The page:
In prehistoric times Millepedes grew up to 2m. Some millepedes today are only 2mm long.
Multi segmented invertebrates with anything from 11 segments to 100 and 850 legs. They can also grow up to 30+ centimetres.
Cockroaches have a very bad reputation for living in disgusting and dirty places. The reality is they are normally clearing up the mess we humans leave behind.
Not only can they survive off of eating almost anything in the world they have been known to live up to 4 weeks without a head.
Mainly in the southern hemisphere where it is warmer and very often in rainforests.
Primarily insects but also other spiders and occasionally birds
Mammals, birds and other spiders
The Goliath Birdeater is regarded as the biggest spider in the world and can have a 30cm legspan and fangs up to 4cm.
Arachnophobia is often regarded as the fear of spiders but other arachnids include scorpions and ticks.
In Cambodia deep fried Tarantulas are considered a delicacy
Often large and hairy, there are almost 1000 species often referred to as spiders.
Everywhere including England (since late 1800's) except Antartica.
Anything from insects to mice and lizards
Birds, and meerkats
The larger their claws the less venomous their sting is.
A very traditional and revered dish in China
A very distinct arachnid with highly adapted pedipalps which are claw like in appearance at the front end with a segmented tail with a venomous stinger at the other end.
Giant African Land Snail
Typically East Africa in Kenya and Tanzania. Due to the pet trade it is now considered a pest and an invasive species, especially in Asia and the Caribbean.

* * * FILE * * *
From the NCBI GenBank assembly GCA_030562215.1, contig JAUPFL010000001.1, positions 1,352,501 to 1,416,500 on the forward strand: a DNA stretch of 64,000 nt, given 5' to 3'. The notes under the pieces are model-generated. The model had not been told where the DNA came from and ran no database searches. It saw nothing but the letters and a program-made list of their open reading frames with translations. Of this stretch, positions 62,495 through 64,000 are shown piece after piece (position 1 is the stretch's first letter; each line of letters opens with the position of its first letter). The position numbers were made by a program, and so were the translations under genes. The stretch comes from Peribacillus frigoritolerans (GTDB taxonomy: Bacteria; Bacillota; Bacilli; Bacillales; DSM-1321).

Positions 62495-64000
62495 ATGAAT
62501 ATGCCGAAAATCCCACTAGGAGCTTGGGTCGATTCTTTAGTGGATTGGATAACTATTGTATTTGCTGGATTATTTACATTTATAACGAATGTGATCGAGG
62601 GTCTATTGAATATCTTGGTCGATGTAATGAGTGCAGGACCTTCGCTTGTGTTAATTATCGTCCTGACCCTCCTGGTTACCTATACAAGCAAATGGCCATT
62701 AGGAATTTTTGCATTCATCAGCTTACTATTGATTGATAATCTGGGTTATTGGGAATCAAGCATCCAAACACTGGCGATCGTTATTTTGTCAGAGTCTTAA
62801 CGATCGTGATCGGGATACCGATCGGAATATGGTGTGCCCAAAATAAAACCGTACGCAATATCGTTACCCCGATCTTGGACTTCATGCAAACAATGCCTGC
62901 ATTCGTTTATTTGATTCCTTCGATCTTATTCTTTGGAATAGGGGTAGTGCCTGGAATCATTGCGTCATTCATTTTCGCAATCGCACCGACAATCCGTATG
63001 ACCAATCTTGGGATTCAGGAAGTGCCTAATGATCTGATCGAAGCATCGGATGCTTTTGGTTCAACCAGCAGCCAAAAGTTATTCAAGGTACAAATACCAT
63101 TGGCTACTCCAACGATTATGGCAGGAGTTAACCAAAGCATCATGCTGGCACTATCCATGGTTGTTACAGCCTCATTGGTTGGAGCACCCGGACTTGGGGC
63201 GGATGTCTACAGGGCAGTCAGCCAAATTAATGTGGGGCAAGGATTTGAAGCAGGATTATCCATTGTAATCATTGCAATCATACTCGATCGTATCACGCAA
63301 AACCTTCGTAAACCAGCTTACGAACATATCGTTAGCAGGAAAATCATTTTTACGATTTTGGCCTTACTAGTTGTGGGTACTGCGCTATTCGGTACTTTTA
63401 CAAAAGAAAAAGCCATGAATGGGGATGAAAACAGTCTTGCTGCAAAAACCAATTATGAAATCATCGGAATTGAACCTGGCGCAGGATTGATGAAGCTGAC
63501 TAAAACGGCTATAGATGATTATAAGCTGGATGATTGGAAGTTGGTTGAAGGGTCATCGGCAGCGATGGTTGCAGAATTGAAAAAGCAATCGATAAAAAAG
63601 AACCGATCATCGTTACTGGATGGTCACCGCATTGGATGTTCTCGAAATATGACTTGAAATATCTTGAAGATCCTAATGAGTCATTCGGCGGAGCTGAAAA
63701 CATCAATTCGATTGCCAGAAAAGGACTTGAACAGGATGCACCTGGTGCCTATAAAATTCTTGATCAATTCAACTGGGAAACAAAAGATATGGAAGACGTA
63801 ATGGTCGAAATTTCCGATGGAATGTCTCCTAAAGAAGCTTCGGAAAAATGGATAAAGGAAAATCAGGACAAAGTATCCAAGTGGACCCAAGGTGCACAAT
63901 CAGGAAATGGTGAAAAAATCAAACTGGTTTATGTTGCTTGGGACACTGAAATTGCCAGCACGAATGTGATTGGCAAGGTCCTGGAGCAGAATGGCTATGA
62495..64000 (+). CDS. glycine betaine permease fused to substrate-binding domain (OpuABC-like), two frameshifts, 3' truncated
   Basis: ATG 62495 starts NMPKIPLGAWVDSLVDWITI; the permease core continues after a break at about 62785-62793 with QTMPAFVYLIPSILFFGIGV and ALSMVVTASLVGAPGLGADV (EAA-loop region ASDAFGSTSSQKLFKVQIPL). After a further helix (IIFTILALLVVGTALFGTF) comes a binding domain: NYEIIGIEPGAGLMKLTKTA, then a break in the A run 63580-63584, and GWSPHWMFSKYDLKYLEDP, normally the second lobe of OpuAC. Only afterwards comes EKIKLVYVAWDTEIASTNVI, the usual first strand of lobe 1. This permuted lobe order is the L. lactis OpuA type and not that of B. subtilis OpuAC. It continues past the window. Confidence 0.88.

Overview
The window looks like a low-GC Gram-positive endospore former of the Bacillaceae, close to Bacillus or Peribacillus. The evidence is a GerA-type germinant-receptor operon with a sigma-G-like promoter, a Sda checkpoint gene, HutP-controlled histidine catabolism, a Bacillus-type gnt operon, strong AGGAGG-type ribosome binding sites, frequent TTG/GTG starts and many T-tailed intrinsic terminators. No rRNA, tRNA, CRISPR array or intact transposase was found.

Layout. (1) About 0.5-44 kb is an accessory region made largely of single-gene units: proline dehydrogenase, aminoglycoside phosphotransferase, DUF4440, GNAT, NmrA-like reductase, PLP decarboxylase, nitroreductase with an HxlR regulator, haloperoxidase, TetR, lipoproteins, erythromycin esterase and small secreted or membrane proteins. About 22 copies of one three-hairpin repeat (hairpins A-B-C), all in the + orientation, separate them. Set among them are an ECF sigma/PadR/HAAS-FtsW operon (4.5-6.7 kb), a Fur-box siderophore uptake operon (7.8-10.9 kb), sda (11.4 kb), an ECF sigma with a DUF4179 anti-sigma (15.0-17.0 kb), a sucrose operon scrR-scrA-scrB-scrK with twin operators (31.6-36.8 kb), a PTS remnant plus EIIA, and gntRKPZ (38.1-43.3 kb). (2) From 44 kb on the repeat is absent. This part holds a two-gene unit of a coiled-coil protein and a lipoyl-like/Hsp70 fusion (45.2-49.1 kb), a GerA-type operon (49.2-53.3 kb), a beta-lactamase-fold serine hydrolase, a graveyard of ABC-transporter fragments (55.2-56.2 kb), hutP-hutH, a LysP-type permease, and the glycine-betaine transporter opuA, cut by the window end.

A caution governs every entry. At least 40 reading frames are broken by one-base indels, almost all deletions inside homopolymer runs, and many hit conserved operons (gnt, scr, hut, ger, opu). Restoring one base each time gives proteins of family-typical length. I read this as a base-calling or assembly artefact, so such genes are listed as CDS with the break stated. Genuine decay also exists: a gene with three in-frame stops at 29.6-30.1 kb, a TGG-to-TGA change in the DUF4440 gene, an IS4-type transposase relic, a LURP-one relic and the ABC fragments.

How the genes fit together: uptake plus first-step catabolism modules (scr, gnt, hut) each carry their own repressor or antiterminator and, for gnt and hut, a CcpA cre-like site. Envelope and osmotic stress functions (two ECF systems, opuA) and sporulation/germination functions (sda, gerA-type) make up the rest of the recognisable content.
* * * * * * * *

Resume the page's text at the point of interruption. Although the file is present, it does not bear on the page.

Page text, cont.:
Leaves, fruits, vegetables and most importantly bones to make their shell grow.
Lots of mammals and birds love eating snails (in the UK the song thrush lives almost exclusively on them).
Not only can you eat them and their eggs, their mucus or slime is widely used in the cosmetics industry. In the UK by Holland & Barrett market it under the brand name Dr Organic.
Heliculture is the farming of snails.
The largest known snail in the world growing up to 30cm but more typically about 15cm. Lives for up to 5 or 10 years.
Normally kept as house pets but The Black Footed Ferret is naturally found in North America
They are obligate carnivores and can't eat/digest any vegetable matter
Humans, Foxes, Badgers and some birds of prey
Lady with an Ermine is a painting by Leonardo da Vinci from around 1489490. The ermine was a ferret
Ferrets were domesticated almost 2500 years ago
About 4000 ferrets were introduced into New Zealand in the late 1800's to help control the rabbit population. The estimated number today is in it's millions.
A domesticated member of the Weasel family (Stoats & Pole Cats)
Warmer climates and normally in the Tropics
Leaves, trees and shrubs
Birds, other snakes and mammals
The largest stick insect grows up to almost 60cms
A member of the insect family that specialise in looking like their habitat, variants include Stick, Leaf and Ghost insects.